THERE’S STILL TIME to change your plans today and go and see what is arguably the finest piece of dance that has graced Johannesburg’s stages in a long while. Dark Cell, choreographed by Themba Mbuli and Fana Tshabalala is a contemplation on the horror of political incarceration. Focused on the plight of Rivonia trialists such as Nelson Mandela, Raymond Mhlaba, Elias Motsoaledi and others, it is a rich, provocative and noisy essay on pain, injustice and on victory.
Using props that have a ‘voice’ of their own in the form of industrial chains and tin buckets, the work is at once angry and political. It’s also historical with strong visual background – and aside from the bone-wracking sound track at times which you feel in your teeth and which tend to momentarily obliterate your focus – the work is tightly conceived and beautifully troubling.
Mbuli, Tshabalala and Thulani Chauke represent, in many ways the next generation of choreographic and dance heavy weights in this country – after the likes of Vincent Mantsoe and Greg Maqoma. Dark Cell, like Mamela Nyamza’s work, some years ago, focused on the black men who died when the SS Mendi was sunk in 1917, has depth and narrative which is both generalised and specific.
The use of the tin buckets evoke in many respects not only William Kentridge’s energy in rethinking the value and multiple uses of a prop, but also look through Kentridge and back in time to the trajectory resonating from Ubu Roi, an absurdist and war-related corrupt king penned by Alfred Jarry in the late 19th century. And that’s the advantage of dancing to the theme of politics: you’re able to pull out elements and articulate them, and allow them to concatenate with one another, without having to put words in mouths or contexts on a page.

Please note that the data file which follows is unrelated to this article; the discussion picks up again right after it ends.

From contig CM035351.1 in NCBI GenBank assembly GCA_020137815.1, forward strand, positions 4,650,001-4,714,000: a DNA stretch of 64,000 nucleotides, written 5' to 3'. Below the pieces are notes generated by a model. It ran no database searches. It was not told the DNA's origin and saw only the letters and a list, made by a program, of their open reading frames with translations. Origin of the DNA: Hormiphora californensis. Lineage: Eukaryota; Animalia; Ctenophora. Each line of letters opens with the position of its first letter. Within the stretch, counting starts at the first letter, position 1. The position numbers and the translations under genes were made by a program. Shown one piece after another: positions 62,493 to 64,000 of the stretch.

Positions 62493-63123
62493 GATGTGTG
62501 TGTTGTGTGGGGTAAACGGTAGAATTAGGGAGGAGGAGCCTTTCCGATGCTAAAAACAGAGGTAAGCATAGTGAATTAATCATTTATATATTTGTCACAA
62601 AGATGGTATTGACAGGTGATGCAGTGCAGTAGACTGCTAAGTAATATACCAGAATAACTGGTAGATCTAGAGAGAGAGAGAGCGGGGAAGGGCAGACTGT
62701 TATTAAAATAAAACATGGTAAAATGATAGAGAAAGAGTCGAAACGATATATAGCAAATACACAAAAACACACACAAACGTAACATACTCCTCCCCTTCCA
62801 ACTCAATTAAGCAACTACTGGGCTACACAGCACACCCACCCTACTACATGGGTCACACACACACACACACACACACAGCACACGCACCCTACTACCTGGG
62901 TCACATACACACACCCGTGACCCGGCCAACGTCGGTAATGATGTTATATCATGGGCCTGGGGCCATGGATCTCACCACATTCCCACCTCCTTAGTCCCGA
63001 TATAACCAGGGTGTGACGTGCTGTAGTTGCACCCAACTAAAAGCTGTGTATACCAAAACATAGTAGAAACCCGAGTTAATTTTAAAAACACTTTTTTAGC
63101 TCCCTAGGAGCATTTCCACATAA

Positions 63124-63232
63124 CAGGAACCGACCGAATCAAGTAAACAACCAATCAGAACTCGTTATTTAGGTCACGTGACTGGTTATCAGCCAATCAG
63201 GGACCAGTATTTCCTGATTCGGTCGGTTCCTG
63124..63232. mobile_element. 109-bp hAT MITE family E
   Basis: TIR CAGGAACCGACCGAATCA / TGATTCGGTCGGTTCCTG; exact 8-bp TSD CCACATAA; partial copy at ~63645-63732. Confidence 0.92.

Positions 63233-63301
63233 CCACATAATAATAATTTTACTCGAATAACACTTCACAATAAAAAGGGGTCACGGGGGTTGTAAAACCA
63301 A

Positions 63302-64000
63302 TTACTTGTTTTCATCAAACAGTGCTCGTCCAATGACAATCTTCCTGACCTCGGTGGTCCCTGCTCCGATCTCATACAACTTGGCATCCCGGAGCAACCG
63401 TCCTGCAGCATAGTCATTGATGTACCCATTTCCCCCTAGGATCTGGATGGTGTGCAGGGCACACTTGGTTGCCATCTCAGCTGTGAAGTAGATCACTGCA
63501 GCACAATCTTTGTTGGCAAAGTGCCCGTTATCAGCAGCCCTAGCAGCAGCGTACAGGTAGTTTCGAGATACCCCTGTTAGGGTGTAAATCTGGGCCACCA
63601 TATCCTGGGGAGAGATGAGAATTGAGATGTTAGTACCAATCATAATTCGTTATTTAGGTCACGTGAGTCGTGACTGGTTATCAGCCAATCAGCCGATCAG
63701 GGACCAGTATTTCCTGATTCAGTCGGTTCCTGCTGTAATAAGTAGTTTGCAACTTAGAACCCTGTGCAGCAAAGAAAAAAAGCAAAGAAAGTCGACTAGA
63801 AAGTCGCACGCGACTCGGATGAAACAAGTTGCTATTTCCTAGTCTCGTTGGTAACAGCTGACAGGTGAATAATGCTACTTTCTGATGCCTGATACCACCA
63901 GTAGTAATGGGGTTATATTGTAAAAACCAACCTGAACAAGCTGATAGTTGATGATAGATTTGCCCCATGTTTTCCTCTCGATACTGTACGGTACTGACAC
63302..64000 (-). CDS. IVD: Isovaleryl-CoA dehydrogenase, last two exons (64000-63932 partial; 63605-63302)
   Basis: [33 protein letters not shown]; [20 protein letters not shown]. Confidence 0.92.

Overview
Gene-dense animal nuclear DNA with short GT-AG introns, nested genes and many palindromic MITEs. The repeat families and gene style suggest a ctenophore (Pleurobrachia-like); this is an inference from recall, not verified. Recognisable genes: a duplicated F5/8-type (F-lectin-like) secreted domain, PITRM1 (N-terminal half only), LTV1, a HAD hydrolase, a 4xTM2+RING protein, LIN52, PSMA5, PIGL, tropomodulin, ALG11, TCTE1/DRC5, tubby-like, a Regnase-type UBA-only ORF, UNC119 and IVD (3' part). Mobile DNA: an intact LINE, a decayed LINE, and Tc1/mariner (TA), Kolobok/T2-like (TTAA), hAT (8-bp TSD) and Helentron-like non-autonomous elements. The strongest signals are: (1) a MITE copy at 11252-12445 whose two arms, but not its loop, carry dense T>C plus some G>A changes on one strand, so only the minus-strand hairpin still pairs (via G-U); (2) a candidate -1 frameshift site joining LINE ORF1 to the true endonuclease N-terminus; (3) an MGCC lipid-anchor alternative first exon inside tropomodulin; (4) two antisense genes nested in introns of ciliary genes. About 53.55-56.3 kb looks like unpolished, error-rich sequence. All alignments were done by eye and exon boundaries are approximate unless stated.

Dark Cell is a compelling, beautiful and well-made piece. It’s the kind of work that should be billed on the front of many a dance programme – not only in this city.
- Dark Cell is choreographed by Themba Mbuli and Fana Tshabalala. It features design by Thapelo Mokgosi (lighting) and Keaoleboga Seodigeng (costumes) and is performed by Thulani Chauke, Themba Mbali and Fana Tshabalala at the John Kani Theatre, Market Theatre complex in Newtown, Johannesburg, until November 4. Call 011 832-1641.
Categories: Dance, Review, Robyn Sassen, Uncategorized
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